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Problem geostationary satellite

  1. Sep 11, 2008 #1

    fluidistic

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    1. The problem statement, all variables and given/known data
    At what height (from the ground of the Earth) must be placed a geostationary satellite?


    2. Relevant equations



    3. The attempt at a solution I'm not sure I understand well the question. I guess they are asking for a satellite in such a position that he would not deviate from the point over the ground it is situated. Well, I believe that the height doesn't matter at all and what matters is the velocity you put the satellite in orbit that matters. But the answer of the question is [tex]3.58 \cdot 10^5 \text{km}[/tex]. I have no idea of how to get the solution. Do you have an idea?
     
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  3. Sep 11, 2008 #2

    Redbelly98

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    They mean that the orbital period is 1 day, so that the satellite is always directly over the same place on Earth.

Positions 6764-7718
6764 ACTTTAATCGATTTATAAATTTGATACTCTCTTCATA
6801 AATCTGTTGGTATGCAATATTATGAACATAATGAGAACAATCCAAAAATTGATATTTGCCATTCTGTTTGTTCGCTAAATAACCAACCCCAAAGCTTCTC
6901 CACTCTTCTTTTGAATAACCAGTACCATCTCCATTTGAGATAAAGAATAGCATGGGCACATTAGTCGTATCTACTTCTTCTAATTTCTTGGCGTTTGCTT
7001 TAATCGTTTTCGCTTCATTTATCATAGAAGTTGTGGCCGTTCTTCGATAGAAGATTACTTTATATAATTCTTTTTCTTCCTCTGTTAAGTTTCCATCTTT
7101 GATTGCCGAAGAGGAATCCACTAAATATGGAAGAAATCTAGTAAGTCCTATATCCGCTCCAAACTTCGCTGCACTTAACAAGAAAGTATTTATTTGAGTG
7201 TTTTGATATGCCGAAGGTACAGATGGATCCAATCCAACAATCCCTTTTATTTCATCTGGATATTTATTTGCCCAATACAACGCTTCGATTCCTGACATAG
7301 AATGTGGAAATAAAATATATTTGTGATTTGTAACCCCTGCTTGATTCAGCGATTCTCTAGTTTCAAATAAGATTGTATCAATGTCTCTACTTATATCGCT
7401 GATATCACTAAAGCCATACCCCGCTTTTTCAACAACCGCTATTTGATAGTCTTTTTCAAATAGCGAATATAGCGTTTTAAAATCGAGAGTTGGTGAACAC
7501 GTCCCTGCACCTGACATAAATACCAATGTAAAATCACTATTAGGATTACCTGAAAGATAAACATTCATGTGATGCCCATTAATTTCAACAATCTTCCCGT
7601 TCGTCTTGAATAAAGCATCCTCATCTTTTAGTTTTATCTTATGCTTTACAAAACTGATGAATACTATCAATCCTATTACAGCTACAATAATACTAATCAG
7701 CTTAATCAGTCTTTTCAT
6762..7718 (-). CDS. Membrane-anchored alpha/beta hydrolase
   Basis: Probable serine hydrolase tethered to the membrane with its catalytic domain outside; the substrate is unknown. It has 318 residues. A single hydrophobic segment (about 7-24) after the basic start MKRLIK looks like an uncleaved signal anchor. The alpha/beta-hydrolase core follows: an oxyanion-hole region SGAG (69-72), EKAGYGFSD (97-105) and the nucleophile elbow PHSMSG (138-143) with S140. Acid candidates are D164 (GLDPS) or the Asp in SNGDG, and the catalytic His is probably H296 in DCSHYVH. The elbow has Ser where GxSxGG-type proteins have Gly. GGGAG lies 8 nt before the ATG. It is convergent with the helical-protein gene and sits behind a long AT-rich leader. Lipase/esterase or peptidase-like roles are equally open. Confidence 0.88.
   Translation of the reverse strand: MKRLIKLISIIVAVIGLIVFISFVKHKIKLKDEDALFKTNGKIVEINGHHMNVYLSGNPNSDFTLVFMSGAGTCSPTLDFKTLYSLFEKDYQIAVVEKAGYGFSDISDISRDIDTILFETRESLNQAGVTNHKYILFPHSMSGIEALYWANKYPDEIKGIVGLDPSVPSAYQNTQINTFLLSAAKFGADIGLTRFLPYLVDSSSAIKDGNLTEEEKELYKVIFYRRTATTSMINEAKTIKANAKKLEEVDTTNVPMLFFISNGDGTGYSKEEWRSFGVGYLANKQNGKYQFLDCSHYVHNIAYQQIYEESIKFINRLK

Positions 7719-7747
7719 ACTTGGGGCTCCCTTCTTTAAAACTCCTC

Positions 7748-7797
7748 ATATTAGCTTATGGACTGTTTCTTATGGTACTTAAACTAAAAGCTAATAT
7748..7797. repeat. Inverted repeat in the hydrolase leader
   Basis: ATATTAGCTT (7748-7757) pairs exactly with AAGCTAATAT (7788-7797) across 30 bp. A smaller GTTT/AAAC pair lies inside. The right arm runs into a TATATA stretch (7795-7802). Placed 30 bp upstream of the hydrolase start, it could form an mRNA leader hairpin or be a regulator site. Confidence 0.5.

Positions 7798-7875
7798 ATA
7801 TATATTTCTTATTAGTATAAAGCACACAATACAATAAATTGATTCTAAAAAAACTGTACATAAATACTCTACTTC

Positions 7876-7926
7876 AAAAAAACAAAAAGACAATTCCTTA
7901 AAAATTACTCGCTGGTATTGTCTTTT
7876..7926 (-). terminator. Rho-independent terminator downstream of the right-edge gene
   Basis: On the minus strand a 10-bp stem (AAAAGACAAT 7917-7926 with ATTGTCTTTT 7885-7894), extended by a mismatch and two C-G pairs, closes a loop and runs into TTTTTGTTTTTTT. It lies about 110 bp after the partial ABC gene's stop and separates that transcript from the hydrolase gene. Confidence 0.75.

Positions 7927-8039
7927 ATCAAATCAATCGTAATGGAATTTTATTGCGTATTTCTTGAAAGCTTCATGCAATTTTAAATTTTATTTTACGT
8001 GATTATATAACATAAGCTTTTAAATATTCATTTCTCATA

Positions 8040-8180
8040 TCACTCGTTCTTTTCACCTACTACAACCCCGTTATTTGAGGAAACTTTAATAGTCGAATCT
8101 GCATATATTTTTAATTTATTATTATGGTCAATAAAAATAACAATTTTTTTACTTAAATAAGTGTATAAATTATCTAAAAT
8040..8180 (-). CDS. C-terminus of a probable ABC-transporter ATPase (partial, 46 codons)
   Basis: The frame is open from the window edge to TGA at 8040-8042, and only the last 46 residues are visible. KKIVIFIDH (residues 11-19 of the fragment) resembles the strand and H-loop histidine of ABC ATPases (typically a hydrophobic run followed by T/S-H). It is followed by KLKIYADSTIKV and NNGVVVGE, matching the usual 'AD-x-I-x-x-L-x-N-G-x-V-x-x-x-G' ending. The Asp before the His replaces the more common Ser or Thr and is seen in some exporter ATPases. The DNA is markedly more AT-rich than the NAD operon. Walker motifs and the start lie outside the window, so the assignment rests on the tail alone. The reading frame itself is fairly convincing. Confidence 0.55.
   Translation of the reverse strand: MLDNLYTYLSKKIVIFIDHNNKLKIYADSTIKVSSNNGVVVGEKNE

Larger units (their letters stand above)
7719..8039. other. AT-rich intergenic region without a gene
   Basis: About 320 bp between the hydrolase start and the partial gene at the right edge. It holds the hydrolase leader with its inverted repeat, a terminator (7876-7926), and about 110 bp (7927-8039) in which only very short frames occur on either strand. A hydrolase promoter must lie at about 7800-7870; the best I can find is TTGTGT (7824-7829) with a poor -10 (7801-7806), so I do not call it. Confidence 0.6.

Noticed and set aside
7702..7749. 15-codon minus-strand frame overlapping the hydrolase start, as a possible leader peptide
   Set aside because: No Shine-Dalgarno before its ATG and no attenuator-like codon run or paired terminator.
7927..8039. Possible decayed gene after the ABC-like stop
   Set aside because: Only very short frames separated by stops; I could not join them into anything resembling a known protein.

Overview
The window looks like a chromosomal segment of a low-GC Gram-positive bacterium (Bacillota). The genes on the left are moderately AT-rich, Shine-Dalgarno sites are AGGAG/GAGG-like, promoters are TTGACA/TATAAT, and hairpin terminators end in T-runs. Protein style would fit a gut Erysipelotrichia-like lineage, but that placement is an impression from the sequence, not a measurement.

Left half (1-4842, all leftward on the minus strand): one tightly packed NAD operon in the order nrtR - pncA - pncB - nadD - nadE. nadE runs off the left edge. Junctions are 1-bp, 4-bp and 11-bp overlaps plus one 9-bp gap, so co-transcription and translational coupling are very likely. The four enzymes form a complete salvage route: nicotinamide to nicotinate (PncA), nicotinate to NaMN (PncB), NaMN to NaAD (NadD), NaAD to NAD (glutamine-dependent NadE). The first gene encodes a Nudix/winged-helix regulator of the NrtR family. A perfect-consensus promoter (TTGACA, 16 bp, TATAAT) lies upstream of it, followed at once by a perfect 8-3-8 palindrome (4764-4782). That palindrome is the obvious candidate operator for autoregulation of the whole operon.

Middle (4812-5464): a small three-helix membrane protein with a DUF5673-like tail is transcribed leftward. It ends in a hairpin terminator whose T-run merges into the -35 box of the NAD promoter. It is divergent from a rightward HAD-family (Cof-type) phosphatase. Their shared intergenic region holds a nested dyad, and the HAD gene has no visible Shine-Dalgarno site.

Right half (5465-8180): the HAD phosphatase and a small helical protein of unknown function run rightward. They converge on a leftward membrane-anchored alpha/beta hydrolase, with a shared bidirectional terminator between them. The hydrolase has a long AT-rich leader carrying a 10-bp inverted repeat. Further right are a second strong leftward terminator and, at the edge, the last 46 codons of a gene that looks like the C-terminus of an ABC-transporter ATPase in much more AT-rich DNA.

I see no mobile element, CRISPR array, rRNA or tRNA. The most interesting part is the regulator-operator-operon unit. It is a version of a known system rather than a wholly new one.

Also, assume a circular orbit. What equations do you know that apply to:
    1. gravity
    2. circular motion
     
  4. Sep 11, 2008 #3

    fluidistic

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    Hmm... I guess they want me to use [tex]F_c=m_ca_c=m_c\frac{v^2}{r}[/tex]. Also [tex]F_c=\frac{Gm_cM_E}{r^2}[/tex] which led me to conclude that [tex]r=\frac{GM_E}{v^2}[/tex]. But the velocity is unknown so I'm stuck. At last I could calculate it but only in function of the altitude (using the formula [tex]v=\omega r[/tex]) which is precisely what I'm looking for...
     
  5. Sep 12, 2008 #4

    alphysicist

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    What is [itex]\omega[/itex] for this satellite?
     
  6. Sep 12, 2008 #5

    Redbelly98

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    You're on the right track. What happens if you substitute [itex]v=\omega r[/itex] into the previous equation here?
     
  7. Sep 12, 2008 #6

    fluidistic

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    Oh... Thanks to both! I didn't think about replacing [tex]v[/tex] by [tex]\omega r[/tex]!
     
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